Dr. Anthony Fauci, Biden’s chief medical adviser, says he was stunned to see Donald Trump supporters boo the former president when he disclosed he had received a booster shot of a COVID-19 vaccine.
“I was a bit dismayed when former president Trump came out and made that statement, and his followers booed him; I was stunned by that,” Fauci told Jonathan Karl, anchor of ABC’s “This Week,” on Sunday.
Trump said he’d received a booster during a live appearance in Dallas with former Fox News host Bill O’Reilly on Dec. 20. O’Reilly said both he and the former president were vaccinated and asked Trump if he was boosted. “Yes,” the president said. The crowd responded with boos, according to video of the exchange that circulated on social media. “That’s all right, it’s a very tiny group over there,” Trump said, in an effort to downplay the audience outburst.
In an interview the next day with Candace Owens on conservative talk show “The Daily Wire,” Trump continued to extoll COVID-19 vaccines.
“The results of the vaccine are very good, and if you do get [COVID-19], it’s a very minor form. People aren’t dying when they take the vaccine,” Trump said.
When Owens pushed him on whether the vaccines were effective, Trump said those who get very sick and are hospitalized are the unvaccinated ones. “But it’s still their choice, and if you take the vaccine, you are protected,” he said.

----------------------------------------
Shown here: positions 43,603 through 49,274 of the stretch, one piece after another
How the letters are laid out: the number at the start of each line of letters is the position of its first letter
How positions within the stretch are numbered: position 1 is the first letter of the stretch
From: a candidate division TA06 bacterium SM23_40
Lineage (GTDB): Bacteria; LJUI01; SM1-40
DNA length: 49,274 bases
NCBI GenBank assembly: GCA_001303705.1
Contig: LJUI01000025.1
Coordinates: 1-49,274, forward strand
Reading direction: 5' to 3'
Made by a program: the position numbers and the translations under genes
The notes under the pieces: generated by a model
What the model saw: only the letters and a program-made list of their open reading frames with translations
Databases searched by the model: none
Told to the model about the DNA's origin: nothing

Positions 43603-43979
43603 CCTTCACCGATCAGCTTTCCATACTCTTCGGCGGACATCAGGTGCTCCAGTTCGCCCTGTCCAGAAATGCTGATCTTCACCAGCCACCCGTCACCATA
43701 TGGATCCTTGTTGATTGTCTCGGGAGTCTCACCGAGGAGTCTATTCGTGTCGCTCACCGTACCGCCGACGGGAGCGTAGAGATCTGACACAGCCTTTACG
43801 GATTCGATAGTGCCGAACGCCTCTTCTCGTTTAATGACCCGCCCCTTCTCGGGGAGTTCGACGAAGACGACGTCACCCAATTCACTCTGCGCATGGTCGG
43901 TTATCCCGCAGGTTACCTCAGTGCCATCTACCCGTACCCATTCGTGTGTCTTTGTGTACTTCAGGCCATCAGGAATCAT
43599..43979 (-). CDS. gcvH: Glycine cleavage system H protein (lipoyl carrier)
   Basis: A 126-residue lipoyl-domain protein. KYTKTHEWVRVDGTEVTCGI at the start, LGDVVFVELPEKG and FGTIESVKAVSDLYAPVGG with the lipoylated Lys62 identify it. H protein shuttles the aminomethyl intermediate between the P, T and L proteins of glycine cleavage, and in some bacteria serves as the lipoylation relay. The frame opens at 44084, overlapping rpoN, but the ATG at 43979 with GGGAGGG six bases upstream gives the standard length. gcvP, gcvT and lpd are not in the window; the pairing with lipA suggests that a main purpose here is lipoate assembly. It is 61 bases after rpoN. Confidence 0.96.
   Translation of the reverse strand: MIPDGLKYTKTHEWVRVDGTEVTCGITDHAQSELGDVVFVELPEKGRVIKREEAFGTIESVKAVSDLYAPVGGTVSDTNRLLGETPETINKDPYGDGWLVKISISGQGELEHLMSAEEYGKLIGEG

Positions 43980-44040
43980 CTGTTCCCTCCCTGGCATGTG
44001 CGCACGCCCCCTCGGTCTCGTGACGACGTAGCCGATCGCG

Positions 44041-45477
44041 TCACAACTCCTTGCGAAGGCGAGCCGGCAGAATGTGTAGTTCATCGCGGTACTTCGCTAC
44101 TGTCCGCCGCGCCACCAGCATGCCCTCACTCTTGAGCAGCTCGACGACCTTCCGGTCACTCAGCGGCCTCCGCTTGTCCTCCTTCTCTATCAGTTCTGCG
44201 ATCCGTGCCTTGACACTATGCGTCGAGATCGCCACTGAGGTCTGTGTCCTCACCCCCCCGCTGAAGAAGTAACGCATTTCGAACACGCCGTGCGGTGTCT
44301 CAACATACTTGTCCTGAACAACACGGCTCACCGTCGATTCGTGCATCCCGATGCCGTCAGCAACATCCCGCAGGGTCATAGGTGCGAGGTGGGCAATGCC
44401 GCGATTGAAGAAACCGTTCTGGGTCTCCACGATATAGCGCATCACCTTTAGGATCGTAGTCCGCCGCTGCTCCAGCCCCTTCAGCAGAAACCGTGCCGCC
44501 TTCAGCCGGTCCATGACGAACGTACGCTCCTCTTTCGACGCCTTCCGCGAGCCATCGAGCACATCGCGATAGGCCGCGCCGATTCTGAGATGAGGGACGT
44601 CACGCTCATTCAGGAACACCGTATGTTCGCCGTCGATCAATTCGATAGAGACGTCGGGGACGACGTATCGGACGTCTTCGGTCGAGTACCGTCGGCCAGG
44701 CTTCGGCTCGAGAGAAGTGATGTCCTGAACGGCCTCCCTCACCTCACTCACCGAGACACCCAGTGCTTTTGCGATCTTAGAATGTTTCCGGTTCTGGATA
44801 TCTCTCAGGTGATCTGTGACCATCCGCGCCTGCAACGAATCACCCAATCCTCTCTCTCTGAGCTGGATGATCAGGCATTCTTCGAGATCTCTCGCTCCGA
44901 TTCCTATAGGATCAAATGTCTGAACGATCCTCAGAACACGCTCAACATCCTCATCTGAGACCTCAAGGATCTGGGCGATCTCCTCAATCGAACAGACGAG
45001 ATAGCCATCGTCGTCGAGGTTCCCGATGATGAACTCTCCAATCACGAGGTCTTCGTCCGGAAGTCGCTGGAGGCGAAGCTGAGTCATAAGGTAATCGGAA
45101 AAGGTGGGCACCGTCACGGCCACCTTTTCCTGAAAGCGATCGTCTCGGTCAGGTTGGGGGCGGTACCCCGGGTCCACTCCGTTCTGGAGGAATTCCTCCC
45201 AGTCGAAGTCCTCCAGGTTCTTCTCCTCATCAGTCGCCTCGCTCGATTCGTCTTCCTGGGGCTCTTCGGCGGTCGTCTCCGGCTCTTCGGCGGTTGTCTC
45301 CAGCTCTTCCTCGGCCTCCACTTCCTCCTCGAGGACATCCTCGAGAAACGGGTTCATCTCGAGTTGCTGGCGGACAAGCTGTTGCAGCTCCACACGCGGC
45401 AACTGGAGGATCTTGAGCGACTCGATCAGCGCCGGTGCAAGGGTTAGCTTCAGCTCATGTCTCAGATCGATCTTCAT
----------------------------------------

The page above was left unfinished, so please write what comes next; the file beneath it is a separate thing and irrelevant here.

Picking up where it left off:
Trump’s endorsement of three COVID-19 vaccine doses contrasts his earlier vow to not receive a booster shot and his seeming refusal to promote the virtues of the vaccines his administration helped develop. Vaccination rates trend along partisan lines with Republicans far less likely than Democrats to have taken the jabs. A September study by the Kaiser Family Foundation found that 52.8% of people in counties that voted for Biden were fully vaccinated, compared to 39.9% of Trump-won counties. Critics have urged Trump to use his influence in the Republican party to help improve vaccine uptake.
Yet the audience’s negative response to Trump’s booster disclosure may indicate that even the de facto head of the Republican party can’t sway some vaccine holdouts. “Given how popular he is with that group, that they would boo him tells me how recalcitrant they are about being told what they should do,” Fauci said.
Still, Fauci was encouraged by Trump’s promotion of the vaccines and his decision to share his own boosted status. “I hope he keeps it up,” Fauci said.
There’s likely some reputational upside to Trump pushing COVID-19 vaccines. His administration, which was in the White House when the virus first reached U.S. shores, is credited with establishing Operation Warp Speed, a campaign that expedited the timeline for creating some of vaccines that are now the best defense against COVID-19.
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